The Importance of Getting Enough Vitamin D

When I was in medical school, I think Vitamin D was mentioned only once or twice.  As a new physician (a great number of years ago now), I really did not recognize its importance and never routinely tested Vitamin D levels in patients.  Later, after educating myself about this, I began doing so and was amazed at how many people had low levels. Here I was practicing in Santa Clara, California (next door to Sunnyvale - nearly 300 sunny days per year), and low Vitamin D levels are more the norm than not. What’s the deal?
Who Has Low Vitamin D Levels?

There probably was a time, not so long ago, when low Vitamin D levels were not an issue. More people had outdoor jobs and spent more time overall outside in the sun. Fresh sunshine on our skin is the major way that our bodies make Vitamin D.

With the advent of computers and the fact that most jobs (mine included) involve entering data into those machines all day, most of our light comes from those attractive energy-saving bulbs over our heads in the office. Combine that with the fact that we are terrified of skin cancer and slather on SPF 99 and wear hats to protect us from the cancer-producing rays of the sun and few of us are set-up to produce much Vitamin D at all.

It is probably safe to say that we were not designed to sit indoors in front of a computer screen all day. Our ancestors spent much more time outdoors in the sun and probably did not have access to SPF-anything. Our Vitamin D producing capacity likely evolved taking this much greater sun exposure into consideration. Now many of us have low levels and there really should be no mystery as to why.

VItamin D levels also vary with where you live - the further you are from the equator the less direct sunlight you receive. Canadians have lower Vitamin D levels than Americans. Also, if you have darker skin your levels will be lower. In Silicon Valley, those from India often have very low Vitamin D levels. Vitamin D comes mainly from animal sources and Vegans can have low levels as well. Finally, seasonal variations occur as well with lower levels occurring in the winter months.

Why is Vitamin D Important?

The main function of Vitamin D is to get calcium into your bones. Osteoporosis, or low-bone density, can result from not having enough Vitamin D. Vitamin D has also been associated with cardiovascular disease, certain cancers, diabetes, and hypertension. In my clinic I have some patients who swear it helped their skin, hair, and depression. Interestingly, Vitamin D is also needed to make testosterone, estrogen, and growth hormone.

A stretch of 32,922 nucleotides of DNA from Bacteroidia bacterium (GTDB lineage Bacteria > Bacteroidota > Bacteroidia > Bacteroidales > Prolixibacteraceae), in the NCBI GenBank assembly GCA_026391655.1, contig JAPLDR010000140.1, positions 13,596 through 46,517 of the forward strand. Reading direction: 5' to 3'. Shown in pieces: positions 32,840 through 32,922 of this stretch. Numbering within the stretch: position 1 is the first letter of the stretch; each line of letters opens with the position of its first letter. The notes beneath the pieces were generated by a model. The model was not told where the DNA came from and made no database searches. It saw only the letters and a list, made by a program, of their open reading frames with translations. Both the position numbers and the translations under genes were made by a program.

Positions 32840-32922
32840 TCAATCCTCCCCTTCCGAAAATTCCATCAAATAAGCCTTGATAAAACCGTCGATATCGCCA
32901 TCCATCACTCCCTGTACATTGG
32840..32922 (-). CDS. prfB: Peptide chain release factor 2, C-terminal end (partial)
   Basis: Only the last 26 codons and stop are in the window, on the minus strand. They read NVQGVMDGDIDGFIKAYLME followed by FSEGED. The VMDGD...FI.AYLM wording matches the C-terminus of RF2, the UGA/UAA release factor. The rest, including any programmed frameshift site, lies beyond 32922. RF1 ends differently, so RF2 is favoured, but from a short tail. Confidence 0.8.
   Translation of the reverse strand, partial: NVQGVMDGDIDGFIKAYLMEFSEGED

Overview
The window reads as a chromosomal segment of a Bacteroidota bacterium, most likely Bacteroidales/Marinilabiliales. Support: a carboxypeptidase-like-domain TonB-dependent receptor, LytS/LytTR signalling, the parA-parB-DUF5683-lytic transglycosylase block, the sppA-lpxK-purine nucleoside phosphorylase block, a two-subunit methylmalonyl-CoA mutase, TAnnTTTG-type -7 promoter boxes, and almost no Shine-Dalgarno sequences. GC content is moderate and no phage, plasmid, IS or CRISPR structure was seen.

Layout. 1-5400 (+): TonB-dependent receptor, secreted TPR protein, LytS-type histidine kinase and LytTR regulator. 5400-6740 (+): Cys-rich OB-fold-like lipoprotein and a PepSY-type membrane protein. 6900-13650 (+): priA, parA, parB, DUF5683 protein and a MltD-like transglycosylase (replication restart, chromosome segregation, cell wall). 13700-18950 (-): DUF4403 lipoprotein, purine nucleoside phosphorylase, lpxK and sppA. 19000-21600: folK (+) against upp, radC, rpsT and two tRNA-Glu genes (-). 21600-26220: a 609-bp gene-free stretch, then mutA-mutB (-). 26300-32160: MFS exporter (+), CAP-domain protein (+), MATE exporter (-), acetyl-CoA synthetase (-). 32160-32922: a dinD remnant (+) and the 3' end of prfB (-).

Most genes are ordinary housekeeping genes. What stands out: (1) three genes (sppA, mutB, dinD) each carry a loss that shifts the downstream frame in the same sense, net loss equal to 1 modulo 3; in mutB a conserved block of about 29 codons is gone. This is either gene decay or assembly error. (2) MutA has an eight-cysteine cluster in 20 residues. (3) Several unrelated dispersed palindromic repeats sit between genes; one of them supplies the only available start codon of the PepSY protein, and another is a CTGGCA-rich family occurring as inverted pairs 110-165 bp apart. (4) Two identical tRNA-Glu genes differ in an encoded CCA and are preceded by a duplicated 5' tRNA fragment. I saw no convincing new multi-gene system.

Get Tested

A simple blood test will determine if you have low levels. The preferred blood test is the Vitamin D 25-OH level and we routinely do this as part of a complete physical examination. Vitamin D levels are measured in ng/ml and are quantified as follows:

<20: Deficiency
20-29: Insufficiency
30-99: Normal
100-150: Excess
>150: Toxicity

Unfortunately, there is great debate about what is normal and “ideal.” It seems that anything less than 30 is not enough for basic processes and that 40-60 is probably the “desirable” range for optimal functioning. Remember, as with most things, more is not necessarily better and can be harmful.

How To Supplement

Vitamin D (along with Vitamin A, D, and K) is a fat-soluble vitamin and needs to be taken with fat in your stomach or you will not absorb it. Eggs, nuts, avocado, or any other fatty food will do. Do not just wake up, drink a glass of water, and take your Vitamin D - you will not absorb it.
Vitamin D comes in international units (IU) and the preferred form for supplementation is Vitamin D3. The recommended daily allowance (RDA) is 400 IU but typically this is not enough if your levels are low. Also, there is not enough Vitamin D in a multivitamin and additional Vitamin D is often required. A good general rule of thumb is that if your levels are between 20 and 30, use 2,000 IU, and if you are lower than 20, consider using 5,000 IU.

There is not much difference in the Vitamin D supplements on the market. If your levels are still low despite supplementing, consider adding Magnesium and/or Vitamin K2 as these can help with absorption. Retest your levels after a few months. Now, go get tested and do something about it!

Dr. Jeffrey Blue, MD



Your comment will be posted after it is approved.

Leave a Reply